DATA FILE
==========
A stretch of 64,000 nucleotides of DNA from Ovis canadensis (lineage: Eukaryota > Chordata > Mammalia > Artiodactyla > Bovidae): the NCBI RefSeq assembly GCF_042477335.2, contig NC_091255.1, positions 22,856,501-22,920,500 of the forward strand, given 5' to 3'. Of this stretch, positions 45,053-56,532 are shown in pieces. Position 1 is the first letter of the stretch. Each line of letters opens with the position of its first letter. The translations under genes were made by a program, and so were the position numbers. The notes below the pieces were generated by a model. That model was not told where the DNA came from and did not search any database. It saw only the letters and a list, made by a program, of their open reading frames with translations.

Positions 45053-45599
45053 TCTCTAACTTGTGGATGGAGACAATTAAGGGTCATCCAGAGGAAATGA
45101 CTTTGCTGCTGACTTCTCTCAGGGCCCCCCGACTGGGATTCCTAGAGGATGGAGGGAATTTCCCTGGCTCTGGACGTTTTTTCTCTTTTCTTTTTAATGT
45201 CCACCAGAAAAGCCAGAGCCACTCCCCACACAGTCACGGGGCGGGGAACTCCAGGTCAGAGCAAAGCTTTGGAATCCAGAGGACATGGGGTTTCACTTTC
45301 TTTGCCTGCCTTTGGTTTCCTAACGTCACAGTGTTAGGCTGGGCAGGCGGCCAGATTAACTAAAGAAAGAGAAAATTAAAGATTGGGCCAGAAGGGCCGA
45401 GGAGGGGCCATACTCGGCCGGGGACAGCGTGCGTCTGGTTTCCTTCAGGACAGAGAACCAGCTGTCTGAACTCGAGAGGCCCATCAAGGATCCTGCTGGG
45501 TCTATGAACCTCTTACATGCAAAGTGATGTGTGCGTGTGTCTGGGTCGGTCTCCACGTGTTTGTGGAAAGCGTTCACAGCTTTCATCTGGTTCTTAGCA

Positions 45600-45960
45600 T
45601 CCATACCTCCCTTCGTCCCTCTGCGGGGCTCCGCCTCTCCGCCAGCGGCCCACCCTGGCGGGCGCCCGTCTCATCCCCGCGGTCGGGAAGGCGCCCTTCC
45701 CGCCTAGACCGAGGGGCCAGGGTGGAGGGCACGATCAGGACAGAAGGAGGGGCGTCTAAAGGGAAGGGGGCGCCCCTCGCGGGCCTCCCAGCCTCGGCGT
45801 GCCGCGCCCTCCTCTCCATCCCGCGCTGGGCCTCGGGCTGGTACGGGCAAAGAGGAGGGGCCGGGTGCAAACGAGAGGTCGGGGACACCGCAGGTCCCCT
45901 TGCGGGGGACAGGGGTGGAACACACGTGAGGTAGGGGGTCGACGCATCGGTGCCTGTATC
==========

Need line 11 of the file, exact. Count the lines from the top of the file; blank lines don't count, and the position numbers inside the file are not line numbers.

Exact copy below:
45601 CCATACCTCCCTTCGTCCCTCTGCGGGGCTCCGCCTCTCCGCCAGCGGCCCACCCTGGCGGGCGCCCGTCTCATCCCCGCGGTCGGGAAGGCGCCCTTCC